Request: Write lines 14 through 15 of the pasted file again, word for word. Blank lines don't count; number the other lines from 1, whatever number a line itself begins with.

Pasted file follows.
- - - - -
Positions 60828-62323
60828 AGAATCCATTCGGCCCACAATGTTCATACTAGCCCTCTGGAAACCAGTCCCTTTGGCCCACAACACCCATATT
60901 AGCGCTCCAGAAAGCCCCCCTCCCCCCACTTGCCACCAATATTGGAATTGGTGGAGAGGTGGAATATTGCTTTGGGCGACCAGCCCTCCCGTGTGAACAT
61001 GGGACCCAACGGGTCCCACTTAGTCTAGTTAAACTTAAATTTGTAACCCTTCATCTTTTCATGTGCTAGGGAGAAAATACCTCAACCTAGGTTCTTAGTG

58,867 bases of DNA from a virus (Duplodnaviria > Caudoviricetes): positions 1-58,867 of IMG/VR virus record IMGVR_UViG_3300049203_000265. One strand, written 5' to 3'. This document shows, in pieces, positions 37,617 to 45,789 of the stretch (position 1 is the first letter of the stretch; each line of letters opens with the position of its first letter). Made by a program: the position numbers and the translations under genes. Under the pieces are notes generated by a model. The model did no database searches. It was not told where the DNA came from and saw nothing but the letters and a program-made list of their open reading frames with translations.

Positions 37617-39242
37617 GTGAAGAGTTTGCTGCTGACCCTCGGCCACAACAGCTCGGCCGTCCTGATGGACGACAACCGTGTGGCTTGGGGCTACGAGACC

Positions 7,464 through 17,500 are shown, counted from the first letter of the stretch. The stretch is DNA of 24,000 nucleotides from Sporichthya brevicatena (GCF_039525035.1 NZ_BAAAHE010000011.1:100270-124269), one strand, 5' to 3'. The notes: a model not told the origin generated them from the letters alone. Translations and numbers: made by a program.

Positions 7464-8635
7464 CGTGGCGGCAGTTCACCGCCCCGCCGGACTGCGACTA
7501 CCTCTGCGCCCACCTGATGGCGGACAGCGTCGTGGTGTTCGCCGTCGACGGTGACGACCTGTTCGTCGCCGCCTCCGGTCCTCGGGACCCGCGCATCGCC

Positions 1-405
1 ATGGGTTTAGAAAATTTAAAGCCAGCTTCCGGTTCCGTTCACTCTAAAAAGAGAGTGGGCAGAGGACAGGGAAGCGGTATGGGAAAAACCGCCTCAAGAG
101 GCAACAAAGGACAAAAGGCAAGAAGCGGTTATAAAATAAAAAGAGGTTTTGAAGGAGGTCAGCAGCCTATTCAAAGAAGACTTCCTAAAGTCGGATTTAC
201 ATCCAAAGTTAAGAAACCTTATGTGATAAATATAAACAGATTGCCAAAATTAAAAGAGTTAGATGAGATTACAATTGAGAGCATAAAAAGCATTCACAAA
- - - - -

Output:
101 GCAACAAAGGACAAAAGGCAAGAAGCGGTTATAAAATAAAAAGAGGTTTTGAAGGAGGTCAGCAGCCTATTCAAAGAAGACTTCCTAAAGTCGGATTTAC
201 ATCCAAAGTTAAGAAACCTTATGTGATAAATATAAACAGATTGCCAAAATTAAAAGAGTTAGATGAGATTACAATTGAGAGCATAAAAAGCATTCACAAA